I am writing to thank you. Ever since R was born and subsequently diagnosed with Down syndrome, I have worried about his friendships and social interactions. Would he have friends growing up? Would he be invited to play with other kids? Would he be included? As kindergarten was rounding the corner and he would be starting his elementary school career, my anxiety raged. At his preschool over half the students had other diagnoses, so the parents mostly understood and supported all the kids. What would it be like in an environment where hardly any of the kids had a disability diagnosis? Would the other kids be interested in my son? Would the other parents support and encourage a friendship with my son?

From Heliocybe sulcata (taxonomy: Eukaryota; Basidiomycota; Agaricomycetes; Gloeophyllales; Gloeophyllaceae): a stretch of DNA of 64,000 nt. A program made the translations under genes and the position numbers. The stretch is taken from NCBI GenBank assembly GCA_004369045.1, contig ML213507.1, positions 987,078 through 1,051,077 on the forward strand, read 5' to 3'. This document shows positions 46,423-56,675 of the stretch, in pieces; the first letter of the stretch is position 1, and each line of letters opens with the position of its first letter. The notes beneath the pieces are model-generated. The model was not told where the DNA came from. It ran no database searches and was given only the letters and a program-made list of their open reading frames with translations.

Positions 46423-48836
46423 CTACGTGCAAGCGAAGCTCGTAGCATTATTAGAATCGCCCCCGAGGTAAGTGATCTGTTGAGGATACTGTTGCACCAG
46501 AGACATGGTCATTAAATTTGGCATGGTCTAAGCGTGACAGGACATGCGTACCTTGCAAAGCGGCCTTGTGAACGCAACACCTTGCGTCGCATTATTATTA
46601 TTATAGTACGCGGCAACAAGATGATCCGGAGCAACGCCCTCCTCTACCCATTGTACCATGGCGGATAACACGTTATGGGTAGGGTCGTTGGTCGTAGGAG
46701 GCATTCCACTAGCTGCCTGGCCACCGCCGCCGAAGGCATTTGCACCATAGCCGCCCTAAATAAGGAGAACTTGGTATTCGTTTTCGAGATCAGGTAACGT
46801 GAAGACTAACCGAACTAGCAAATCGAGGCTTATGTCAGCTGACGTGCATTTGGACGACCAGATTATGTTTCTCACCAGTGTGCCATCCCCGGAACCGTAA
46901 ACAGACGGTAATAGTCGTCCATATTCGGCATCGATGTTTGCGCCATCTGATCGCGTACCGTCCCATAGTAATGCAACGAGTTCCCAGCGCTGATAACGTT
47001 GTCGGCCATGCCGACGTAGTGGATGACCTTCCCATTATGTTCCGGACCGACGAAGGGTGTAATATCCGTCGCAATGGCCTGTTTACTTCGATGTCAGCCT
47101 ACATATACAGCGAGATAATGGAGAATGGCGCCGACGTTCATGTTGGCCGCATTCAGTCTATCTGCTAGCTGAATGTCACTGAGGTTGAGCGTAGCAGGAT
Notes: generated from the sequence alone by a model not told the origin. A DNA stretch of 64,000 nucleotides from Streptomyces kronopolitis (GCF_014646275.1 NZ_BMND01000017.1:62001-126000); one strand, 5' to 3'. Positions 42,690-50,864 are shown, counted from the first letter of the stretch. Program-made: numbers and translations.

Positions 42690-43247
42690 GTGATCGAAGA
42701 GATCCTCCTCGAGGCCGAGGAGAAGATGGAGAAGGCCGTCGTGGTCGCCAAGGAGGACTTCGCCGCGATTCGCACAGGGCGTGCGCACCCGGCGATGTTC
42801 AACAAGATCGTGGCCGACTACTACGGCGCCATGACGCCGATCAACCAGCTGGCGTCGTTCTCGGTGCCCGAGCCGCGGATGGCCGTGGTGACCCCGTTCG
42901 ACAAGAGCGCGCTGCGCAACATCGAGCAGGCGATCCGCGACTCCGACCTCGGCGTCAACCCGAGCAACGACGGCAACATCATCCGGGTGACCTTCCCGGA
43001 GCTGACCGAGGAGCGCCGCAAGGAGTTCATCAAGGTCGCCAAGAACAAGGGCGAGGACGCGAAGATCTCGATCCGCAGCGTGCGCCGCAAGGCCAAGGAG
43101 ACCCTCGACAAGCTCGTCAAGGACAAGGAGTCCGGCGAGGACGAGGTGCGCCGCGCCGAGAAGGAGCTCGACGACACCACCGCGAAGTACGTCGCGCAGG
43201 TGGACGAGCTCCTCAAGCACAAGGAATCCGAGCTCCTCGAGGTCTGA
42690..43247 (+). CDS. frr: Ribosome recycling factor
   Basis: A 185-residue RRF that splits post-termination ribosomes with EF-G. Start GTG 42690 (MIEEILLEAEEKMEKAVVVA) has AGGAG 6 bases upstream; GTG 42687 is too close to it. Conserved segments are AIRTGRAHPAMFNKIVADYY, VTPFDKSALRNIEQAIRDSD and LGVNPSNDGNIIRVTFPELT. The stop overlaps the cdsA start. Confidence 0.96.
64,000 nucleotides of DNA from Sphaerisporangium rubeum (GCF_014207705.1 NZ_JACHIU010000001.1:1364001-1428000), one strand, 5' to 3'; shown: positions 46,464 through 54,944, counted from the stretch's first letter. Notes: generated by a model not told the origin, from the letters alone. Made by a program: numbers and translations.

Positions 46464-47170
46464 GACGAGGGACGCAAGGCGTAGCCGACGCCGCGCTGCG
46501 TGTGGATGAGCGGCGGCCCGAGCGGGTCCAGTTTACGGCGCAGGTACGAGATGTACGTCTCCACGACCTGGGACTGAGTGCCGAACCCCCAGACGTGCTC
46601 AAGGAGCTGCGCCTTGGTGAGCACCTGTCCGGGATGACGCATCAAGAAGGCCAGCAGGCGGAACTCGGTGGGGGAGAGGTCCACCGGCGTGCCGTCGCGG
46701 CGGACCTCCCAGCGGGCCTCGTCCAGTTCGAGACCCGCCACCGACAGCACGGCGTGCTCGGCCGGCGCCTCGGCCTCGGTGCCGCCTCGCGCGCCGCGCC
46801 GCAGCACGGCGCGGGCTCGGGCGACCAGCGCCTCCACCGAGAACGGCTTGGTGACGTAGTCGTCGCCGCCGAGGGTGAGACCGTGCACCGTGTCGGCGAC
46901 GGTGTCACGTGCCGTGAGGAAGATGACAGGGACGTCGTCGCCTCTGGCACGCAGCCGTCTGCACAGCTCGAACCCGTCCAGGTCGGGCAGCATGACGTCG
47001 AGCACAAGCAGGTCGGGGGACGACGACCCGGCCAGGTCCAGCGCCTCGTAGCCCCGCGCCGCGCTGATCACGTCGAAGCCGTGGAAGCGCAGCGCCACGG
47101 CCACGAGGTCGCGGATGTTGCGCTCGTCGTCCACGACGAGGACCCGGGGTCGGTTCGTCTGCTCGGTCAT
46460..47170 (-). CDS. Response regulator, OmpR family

If I had learned anything in the first five years of R’s life, I had learned that I needed to be proactive. I needed to be willing to sacrifice in order to set him up for success. I was already doing it with everything: academic skills, self-care skills, language development. Social interaction and experiences were no different. I fully expected to go through this school year figuring out which of his classmates would be likely to come over, and then coordinating with parents to figure out how we could make that happen. I would take on the stress of initiating contact and then hammering out the details. I would add the responsibility of another child to my “caseload” for a couple hours, when I was just barely managing to get through the day with my 5, 3 and 1-year-old. I would do it because the relative value to my son is so high; higher than for other kids whose parents don’t need to worry that their child will be left behind because he doesn’t speak very well. R needed to build friendships early on so that, heaven forbid, the day comes when someone is mean to him, he will already have people in his corner to speak up for him if he can’t.